Your Living Trust is Not Complete if it is Not Funded Properly

Kenneth BarneyEstate Planning Lawyer, Kenneth Barney, Trust Administration, Trusts, Wills AttorneyLeave a Comment

trust-funding-nest-eggsIf you have taken the time to create a trust based estate plan and have not taken the next step to ensure all of your assets have been transferred (“funded”) properly, then your trust may not accomplish all that you have intended.

Please use the following guidelines below to be certain you have funded your trust correctly to protect your legacy for yourself and your family.

NEW ASSETS: If you already have a trust, and some or all of your assets have previously been funded into your trust that is great. However, do not be lax in your continued funding efforts as you should continually monitor your trust and its assets including any new acquisition as your acquire them. Just because you have created a “trust” document, this does not mean everything you own is automatically “funded” into your trust. You need to take the next step and actually have your new or unfunded assets titled under your trust’s name. Until you have received proof of by way of a statement, beneficiary change form, deed, etc. you should not assume the assets has been properly funded into your trust. We suggest that everyone create a “Funding Portfolio” where you have an organized system of keeping tabs on your assets and your funding. Our Funding Portfolio’s contain a table of contents where we want our clients to identify each and every asset owned and under an assets corresponding tab contains proof or verification that the assets has been properly funded into the client’s trust.

DELETE ASSETS: If you had an asset that was previously owned by your trust that has been sold, liquidated or closed, we suggest that you either delete it completely from your Funding Portfolio so as to no confuse your future Trustees and family members about its existence. In the alternative, you may want to keep the asset listed but add the date it was sold or closed, which may avoid some different confusion by family, thinking there was an asset, when in fact it had been sold, closed or liquidated.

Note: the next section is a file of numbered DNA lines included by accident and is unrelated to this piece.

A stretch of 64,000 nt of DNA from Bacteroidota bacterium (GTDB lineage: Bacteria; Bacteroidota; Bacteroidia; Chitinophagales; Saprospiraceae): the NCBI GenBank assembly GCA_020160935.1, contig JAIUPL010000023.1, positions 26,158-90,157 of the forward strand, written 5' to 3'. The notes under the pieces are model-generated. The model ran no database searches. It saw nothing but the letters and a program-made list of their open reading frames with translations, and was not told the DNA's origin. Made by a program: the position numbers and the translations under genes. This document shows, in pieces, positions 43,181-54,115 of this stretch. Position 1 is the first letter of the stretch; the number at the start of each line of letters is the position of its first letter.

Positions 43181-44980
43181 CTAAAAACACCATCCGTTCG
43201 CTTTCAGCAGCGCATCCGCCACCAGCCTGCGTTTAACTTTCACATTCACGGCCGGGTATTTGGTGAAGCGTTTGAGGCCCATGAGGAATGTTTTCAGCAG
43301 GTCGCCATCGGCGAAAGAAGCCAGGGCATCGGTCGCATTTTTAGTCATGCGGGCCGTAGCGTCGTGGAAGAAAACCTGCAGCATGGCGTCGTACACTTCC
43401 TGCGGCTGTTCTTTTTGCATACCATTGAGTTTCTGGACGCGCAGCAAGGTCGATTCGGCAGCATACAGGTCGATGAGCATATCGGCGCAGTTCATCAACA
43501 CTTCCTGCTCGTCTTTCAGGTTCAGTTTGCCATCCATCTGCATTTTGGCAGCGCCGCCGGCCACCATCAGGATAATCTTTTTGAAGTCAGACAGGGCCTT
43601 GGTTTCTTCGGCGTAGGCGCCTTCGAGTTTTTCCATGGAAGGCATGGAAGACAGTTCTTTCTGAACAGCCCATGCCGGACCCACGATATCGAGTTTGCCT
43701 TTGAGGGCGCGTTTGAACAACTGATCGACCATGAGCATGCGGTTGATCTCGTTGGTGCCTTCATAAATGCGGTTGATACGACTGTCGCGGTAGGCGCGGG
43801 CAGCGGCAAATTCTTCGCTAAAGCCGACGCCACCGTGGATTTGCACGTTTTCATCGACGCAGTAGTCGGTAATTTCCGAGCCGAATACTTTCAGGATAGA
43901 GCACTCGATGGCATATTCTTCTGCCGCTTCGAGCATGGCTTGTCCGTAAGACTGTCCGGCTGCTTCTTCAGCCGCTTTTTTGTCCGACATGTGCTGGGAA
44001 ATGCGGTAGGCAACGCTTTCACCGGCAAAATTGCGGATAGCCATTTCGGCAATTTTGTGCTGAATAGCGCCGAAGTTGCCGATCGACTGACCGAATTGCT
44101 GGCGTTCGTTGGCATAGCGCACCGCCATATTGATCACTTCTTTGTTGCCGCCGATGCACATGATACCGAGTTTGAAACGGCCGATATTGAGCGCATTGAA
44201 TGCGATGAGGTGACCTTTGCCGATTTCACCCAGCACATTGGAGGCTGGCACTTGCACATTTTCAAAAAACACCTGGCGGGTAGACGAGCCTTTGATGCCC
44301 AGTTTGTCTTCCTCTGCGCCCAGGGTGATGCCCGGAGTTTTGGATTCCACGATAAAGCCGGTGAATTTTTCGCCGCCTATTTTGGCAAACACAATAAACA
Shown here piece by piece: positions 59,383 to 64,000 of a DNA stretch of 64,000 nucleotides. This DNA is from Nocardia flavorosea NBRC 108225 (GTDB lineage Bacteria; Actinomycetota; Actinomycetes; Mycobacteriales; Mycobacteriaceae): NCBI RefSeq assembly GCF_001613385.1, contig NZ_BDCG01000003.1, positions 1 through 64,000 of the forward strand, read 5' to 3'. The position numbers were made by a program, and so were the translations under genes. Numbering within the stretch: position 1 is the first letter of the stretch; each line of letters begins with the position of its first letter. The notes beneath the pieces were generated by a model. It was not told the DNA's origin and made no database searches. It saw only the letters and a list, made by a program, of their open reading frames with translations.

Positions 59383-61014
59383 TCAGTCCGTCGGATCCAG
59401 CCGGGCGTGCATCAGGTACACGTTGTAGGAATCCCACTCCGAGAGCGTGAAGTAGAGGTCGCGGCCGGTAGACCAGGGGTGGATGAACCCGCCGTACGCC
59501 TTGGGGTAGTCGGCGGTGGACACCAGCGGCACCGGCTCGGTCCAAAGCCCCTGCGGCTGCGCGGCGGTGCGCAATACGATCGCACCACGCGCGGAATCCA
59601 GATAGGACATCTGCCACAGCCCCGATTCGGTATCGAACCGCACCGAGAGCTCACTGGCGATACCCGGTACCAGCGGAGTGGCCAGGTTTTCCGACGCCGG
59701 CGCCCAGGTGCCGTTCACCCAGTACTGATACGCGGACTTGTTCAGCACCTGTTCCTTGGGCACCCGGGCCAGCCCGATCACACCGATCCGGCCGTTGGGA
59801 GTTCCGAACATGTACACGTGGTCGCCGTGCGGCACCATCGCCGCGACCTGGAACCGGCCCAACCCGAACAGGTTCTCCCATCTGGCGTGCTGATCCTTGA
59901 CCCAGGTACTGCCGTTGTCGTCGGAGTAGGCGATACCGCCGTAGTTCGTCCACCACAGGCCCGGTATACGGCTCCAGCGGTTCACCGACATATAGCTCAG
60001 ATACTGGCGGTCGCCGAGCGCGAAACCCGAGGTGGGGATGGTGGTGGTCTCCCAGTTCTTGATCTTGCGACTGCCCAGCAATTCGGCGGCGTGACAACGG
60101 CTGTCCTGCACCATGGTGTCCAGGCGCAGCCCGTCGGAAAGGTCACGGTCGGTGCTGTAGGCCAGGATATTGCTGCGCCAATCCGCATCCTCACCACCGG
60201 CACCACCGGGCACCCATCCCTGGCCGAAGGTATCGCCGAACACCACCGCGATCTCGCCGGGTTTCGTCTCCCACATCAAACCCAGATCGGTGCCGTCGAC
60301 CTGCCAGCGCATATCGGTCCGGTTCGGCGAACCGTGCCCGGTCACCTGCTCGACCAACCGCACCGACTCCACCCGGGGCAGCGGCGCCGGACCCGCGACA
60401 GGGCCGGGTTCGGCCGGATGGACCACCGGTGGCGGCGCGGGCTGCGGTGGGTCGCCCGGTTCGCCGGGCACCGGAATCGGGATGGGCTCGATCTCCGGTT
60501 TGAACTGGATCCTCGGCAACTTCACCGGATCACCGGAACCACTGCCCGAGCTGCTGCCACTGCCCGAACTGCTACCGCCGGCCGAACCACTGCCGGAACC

UPDATE VALUES: If the value of an asset has changed, you should correct the amount (use equity value for real property.) on your list of assets. An annual update of values is usually sufficient for most clients.

UNFUNDED ASSETS: If you have assets that you do not want funded into your Trust, for some reason, you should still list it in your Funding Portfolio and document that the asset is “unfunded”. Remember that Arizona’s small estate statutes allows for the transfer of up to $75,000 in personal property, or $100,000 in real property (although we don’t normally recommend leaving real property outside of your trust regardless of its value) and still avoid going through the full probate process. If collectively your “unfunded” assets are close to or exceed this amount, you need to transfer additional assets into your trust immediately to avoid unnecessary probate consequences. Additionally, if you have a formerly unfunded asset, which you now want to fund to your Trust – you should transfer that asset into your trust be sure you received verification this transfer has actually been completed.

Your estate plan will best accomplish your goals and meet your needs if it is properly funded. If you need the assistance of an experience estate planning attorney to create a trust, or accomplish the funding of your existing trust we are here to help. Please contact our office to set up your appointment today, don’t put it off!

Attorney Profile: Kenneth Barney, Estate Planning
Email: [email protected]
Phone: (480) 833-1113
Main Areas of Law:
Estate Planning – Wills, Trusts & More
Probate in Arizona
Blog: Ken Barney’s articles

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